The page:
Oh! Oh I like this discussion! What "is" and "is not" art is a question that will never
have a definitive answer, and people who challenge the accepted norms are always the ones who make the biggest waves. Analyzing art is an exercise in critical thinking, and that is always good for the brain muscle. Even if the conclusion is: this art sux.
I feel I need to address something that has rubbed me the wrong way before I contribute, however. Twigster, I cannot fairly judge your comment about digital art without seeing what kind of experience you have with it. But for myself - a person who draws and paints both digitally and traditionally - I don't see where you can reason that "the program does everything for you" and that working digitally is not
"using your hands to bring something to life". A digital program is a tool, just like a paint brush or pencil. Both take discipline to use effectively. A person can use a warp tool, or add a sepia photo-filter, or overlay, or automated sun glare.... and have horrid results. (Not making assumptions about the pic of your niece, incidentally. I'm generalizing.) My computer knows nothing about composition, or color palate, or what the "rule of thirds" actually means (despite the fact that it gives me a handy grid when I am using the crop tool) and when and where I want to use those things.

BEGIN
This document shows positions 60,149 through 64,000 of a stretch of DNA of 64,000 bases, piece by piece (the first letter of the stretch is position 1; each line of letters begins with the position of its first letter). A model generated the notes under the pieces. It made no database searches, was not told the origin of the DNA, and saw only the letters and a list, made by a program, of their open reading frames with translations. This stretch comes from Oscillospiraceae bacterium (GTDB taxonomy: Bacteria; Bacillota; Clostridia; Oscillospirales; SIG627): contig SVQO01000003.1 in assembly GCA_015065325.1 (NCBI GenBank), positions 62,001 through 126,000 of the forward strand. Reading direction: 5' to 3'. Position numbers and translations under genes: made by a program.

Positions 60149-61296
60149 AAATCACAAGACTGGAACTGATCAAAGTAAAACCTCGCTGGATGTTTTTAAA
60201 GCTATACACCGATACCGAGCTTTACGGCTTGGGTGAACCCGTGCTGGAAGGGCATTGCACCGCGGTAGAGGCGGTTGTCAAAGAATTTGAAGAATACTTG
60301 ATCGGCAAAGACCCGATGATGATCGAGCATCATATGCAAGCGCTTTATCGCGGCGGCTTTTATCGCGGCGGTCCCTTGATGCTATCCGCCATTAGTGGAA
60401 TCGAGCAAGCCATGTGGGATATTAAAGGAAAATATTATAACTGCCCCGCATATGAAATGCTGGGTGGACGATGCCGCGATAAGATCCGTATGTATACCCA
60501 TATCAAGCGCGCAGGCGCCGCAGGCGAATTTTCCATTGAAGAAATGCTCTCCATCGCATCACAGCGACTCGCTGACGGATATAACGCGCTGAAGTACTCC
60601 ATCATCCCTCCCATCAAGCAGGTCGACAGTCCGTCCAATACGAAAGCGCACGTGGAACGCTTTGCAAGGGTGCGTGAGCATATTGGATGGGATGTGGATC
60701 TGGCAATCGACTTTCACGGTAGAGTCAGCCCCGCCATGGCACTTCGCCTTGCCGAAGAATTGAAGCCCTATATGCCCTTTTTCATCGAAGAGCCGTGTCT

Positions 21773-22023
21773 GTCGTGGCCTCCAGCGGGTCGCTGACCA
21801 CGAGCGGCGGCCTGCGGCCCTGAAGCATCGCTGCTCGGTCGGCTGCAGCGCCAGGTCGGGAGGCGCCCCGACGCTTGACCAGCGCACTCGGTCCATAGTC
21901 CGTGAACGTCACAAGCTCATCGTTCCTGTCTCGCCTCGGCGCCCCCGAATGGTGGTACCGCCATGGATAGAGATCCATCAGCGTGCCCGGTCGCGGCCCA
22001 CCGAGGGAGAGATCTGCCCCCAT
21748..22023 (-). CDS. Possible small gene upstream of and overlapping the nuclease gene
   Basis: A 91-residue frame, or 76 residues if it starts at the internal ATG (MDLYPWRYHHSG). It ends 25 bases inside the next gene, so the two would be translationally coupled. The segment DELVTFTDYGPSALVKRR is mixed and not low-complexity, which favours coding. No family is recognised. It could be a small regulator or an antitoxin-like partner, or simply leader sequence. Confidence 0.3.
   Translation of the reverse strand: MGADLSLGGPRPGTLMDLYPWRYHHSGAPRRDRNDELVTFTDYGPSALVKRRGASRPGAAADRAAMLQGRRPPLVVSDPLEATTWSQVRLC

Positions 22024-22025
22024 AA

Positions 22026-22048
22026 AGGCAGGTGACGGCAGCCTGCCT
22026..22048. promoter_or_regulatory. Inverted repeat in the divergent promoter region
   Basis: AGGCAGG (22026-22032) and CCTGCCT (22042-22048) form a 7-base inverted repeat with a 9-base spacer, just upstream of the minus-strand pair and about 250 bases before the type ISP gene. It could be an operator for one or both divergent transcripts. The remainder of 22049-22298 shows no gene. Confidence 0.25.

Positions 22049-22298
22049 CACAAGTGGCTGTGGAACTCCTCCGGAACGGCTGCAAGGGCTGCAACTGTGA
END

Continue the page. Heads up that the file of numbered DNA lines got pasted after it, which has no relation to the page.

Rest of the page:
The computer is a medium through which an artist expresses their work - like choosing a ballpoint pen over a pencil and eraser, or acrylic over oil. And like all mediums has it's strengths and drawbacks. For example: if I want a glaze in photoshop I don't have to wait 5 to 24 hours for the oil to dry; I can just add a new layer with a special blend mode. But I can't
make the paint run or use drips and scratches like I would with oil without resorting to cheap imitations that don't have the same impact. It is completely fair to say you admire the labor that has gone into a piece of traditional work, and enjoy it for that reason. Oftentimes the process is as much part of the art as the end result (and I sometimes explore this notion in my own work). But saying something does not qualify as art because it was done on a computer is..... well, a bit hurtful.
Inversely, the quality of the work is not dependent on the labor involved in it's creation. I would like to point out that it usually takes me considerably longer to complete a digital illustration (sometimes 40+ hours), than it does an "a la prima" oil painting (like 3 hours tops) that I could sell for a couple of hundred bucks in a gallery.
All I'm saying is.... open up your miiiiiiind!
Wow. That was longer than I intended. And a bit of a rant (sore point, much?) To avoid an even longer wall of text, I will come back in a new post with some actual artwork to talk about.